Cicero had a point. If we make a conscious effort to be friendly, we can avoid becoming the grumpy old person that none of us wants to be. Friendliness can be useful too.
Donna and I knew a senior in assisted living who took a turn toward grumpiness. This made it difficult for friends and staff to offer her the emotional support they wanted to give. We knew another senior who remained friendly and welcoming through three years in a nursing home. He had a steady stream of visitors, including some who took him out for drives or to restaurants. He never lacked for coffee milkshakes, his favorite, which friends brought from the local ice cream parlor.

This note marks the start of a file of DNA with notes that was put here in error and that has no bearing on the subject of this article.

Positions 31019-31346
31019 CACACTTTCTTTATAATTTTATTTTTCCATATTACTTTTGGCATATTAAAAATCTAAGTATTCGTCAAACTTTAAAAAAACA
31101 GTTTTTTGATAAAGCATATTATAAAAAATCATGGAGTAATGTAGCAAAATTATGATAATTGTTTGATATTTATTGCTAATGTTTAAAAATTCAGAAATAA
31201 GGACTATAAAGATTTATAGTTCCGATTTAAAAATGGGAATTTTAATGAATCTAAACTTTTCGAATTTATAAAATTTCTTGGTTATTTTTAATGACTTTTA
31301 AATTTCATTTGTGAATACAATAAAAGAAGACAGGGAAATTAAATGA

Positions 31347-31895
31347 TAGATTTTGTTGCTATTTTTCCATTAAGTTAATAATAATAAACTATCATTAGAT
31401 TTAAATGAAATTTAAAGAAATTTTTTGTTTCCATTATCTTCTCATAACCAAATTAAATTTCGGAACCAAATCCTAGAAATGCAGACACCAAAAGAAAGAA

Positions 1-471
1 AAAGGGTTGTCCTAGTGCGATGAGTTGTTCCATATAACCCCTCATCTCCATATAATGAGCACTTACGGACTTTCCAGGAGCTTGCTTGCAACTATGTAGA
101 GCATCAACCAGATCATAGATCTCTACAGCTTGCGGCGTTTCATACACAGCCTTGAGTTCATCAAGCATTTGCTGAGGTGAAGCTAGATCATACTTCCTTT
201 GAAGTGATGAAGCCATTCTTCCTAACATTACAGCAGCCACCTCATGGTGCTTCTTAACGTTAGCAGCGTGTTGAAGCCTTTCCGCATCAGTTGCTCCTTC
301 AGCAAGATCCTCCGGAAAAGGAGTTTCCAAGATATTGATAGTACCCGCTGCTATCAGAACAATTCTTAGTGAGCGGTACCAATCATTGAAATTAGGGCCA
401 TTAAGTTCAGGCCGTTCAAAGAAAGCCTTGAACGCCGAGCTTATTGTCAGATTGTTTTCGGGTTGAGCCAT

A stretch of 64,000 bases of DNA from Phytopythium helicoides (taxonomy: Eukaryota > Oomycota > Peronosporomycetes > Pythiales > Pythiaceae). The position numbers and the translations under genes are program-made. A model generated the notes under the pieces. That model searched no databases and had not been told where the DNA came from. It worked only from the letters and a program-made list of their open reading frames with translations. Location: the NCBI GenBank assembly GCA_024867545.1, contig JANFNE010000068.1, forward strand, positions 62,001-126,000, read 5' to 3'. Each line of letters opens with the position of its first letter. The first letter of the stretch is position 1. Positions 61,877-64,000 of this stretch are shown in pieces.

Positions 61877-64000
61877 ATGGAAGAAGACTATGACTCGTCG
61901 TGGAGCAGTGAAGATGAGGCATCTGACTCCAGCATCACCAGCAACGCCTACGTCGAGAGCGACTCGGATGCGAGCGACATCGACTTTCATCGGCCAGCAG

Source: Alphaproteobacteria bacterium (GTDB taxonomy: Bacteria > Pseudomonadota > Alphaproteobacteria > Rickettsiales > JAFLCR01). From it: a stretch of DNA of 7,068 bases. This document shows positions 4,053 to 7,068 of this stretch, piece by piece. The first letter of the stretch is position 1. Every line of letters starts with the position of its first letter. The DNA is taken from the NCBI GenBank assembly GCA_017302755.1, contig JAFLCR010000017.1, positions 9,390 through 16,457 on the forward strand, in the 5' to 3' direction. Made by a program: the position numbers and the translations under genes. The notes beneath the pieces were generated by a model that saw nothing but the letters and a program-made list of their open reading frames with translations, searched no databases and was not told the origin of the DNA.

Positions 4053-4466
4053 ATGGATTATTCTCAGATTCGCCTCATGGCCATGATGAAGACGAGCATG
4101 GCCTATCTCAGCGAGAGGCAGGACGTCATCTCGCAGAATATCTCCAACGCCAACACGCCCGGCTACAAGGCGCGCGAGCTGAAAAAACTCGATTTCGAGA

Anger in seniors can have physical causes, such as dementia or the side effects of medications. Depression, fear, and loss of a loved one can play their role.
But to the extent possible, we should resist becoming grouchy. We ought to send cards, give presents, keep in touch, be cheerful around company, and not be rude. That’s what the ancients would have recommended — and moderns do too. We’ll feel better about ourselves, and we’ll have more friends around us when we need them.